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It certainly looks like a widow spider, which species, I"m not sure.
Clemson University reports the following.
"The Southern black widow is found throughout South Carolina. It is easily identifiable by the shiny, black, bulbous body with the abdomen bearing a red “hourglass” marking on its under surface. In some specimens, there are additional red spots on the top surface of the abdomen. The Southern black widow usually is found outdoors under stones, logs, or other dark, protected areas in and around buildings. The Northern black widow is found in the mountains and the Piedmont of South Carolina. The Northern black widow looks similar to the Southern black widow, however, it lacks the “hourglass” marking on their underside having, instead, two red spots.
The brown widow is a widespread species found in the tropical areas. In the United States it was introduced into Florida and is now found throughout the state. The brown widow’s range has been expanding northward and it has recently become established in parts of South Carolina. In the late 1990’s, it had been reported in Charleston and Beaufort, although infrequently. Since the summer of 2002, more reports of their presence have been made in numerous areas of South Carolina"
Take a look again at the markings on the spider for you to be sure.
Ohio has two species of Argiope spiders, the Black and Yellow Garden Spider Argiope aurantia and the Banded Garden Spider (Argiope trifasciata) males look a bit different than females.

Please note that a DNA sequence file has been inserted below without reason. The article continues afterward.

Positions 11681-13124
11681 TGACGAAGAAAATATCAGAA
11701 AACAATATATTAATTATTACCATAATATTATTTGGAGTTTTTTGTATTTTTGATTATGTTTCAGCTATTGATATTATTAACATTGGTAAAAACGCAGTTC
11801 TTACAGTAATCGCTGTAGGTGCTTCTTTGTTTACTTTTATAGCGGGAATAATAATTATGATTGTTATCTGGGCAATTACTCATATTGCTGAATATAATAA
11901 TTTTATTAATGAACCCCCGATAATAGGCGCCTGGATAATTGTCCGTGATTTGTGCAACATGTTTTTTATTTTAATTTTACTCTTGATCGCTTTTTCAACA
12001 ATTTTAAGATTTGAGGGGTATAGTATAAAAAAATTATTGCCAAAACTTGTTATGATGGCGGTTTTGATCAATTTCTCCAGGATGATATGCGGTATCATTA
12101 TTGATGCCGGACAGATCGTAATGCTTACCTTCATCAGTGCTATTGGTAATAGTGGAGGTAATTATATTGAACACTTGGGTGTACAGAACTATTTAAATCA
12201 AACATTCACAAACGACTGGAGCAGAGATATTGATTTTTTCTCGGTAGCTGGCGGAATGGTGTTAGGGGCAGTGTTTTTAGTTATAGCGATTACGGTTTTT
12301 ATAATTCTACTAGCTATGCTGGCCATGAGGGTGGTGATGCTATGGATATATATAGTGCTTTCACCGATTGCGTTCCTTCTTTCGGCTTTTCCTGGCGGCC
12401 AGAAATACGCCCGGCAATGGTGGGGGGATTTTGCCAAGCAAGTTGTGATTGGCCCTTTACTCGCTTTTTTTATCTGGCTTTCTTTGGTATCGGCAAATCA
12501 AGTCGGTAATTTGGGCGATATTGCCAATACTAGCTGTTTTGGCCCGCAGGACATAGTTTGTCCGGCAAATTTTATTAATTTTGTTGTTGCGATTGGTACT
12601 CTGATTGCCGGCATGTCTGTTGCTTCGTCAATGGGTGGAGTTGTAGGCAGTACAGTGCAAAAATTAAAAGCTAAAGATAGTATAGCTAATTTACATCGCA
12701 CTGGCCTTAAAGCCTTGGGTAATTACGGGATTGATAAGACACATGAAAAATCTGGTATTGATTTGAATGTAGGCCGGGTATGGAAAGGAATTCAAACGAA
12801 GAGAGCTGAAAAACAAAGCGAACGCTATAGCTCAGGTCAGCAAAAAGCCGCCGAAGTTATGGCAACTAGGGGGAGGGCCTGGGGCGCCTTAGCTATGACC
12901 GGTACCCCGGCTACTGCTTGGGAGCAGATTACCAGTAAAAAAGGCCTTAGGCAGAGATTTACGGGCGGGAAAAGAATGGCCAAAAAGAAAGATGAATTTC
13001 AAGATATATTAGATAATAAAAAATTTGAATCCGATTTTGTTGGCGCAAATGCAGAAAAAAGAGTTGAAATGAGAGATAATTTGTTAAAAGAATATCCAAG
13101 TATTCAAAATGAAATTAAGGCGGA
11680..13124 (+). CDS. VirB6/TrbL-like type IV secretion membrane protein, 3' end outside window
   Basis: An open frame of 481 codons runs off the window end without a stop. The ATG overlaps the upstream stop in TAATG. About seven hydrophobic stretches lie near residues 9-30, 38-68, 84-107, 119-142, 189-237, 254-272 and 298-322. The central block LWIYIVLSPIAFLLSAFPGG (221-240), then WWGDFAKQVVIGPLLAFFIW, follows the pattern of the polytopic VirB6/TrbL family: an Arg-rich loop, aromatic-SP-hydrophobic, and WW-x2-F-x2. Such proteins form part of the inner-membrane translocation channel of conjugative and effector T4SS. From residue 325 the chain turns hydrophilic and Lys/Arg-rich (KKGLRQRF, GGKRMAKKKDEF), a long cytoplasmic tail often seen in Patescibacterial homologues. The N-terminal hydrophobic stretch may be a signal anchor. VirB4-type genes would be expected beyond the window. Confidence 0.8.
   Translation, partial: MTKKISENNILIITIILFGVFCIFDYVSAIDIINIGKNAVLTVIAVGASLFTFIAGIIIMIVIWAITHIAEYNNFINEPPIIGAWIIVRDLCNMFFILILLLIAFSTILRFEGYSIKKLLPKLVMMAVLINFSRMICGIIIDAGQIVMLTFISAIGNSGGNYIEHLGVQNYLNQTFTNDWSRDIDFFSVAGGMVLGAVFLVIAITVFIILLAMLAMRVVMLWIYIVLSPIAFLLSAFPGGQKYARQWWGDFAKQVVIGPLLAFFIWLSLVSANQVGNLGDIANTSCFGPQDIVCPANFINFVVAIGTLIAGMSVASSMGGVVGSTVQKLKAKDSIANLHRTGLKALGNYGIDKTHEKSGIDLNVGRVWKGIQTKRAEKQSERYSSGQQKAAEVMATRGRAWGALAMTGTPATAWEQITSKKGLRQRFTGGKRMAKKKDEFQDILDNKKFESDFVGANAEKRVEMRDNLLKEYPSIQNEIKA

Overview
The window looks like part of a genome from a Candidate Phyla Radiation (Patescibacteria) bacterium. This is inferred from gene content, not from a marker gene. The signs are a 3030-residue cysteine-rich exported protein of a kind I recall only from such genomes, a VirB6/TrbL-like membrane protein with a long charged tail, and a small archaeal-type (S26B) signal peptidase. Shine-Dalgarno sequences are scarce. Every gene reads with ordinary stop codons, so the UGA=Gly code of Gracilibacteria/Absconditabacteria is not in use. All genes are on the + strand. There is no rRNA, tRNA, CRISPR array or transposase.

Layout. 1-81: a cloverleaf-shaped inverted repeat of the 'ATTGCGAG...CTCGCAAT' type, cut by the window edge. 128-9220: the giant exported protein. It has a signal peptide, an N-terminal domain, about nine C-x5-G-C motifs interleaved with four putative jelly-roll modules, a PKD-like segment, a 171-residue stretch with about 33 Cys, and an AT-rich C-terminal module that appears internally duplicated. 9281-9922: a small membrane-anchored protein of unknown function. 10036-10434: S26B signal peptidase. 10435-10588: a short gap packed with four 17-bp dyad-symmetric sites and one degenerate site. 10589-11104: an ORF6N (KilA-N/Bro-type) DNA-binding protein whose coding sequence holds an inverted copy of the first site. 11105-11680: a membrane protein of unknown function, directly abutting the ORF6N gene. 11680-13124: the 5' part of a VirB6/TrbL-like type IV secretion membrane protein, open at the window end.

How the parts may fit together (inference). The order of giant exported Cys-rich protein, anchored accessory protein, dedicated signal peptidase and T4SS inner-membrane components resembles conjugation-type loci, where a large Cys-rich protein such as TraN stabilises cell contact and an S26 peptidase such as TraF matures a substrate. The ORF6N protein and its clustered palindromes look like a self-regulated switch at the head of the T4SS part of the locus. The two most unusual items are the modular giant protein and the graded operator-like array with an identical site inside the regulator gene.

Looks like the Black and Yellow Garden Spider, what do you think?
Argiope spiders often go by the name garden spiders or writing spiders, and they are credited as the inspiration for one of the world’s most popular spiders, Charlotte of Charlotte’s Web.
I also have a difficult time with many of the conks. Yours is too hard to tell for me. I do think you are correct in the fact that Artist Conks are much more flat and usually brown on the top. So I don't think Artist Conk.Maybe tinder conc, they look like hooves.
Very nice picture. It might be a Cinnabar-Red Polypore. I'd be more certain with a bottom view. The bottom of the mushroom also has a nice reddish hue. They are found on a variety of hardwood trees.
Based on the size you mentions, the color of the abdomen, the dark legs, I would guess Desert Blonde Tarantula.
Fall is the primary time for breeding season, the males tend to wander. Also, if it's raining, or recently rained, the water can drive males and females out of the ground nests.
Was it smaller than your average dragofly? It sure looks like a male Seaside dragonlet. The fact that you saw it on Hilton Head provides a clue for the Seaside portion of the name. They are fairly common up and down the east coast. The females, like many of the species, have brown to tan bodies.
Sure does look like a Willet to me. They are very common along most coasts in the US, and they often are loners or hang in very small groups.
I've seen them from Florida to Washington state. They do breed inland during the summer in the West, allowing some people to spot them near fresh water areas.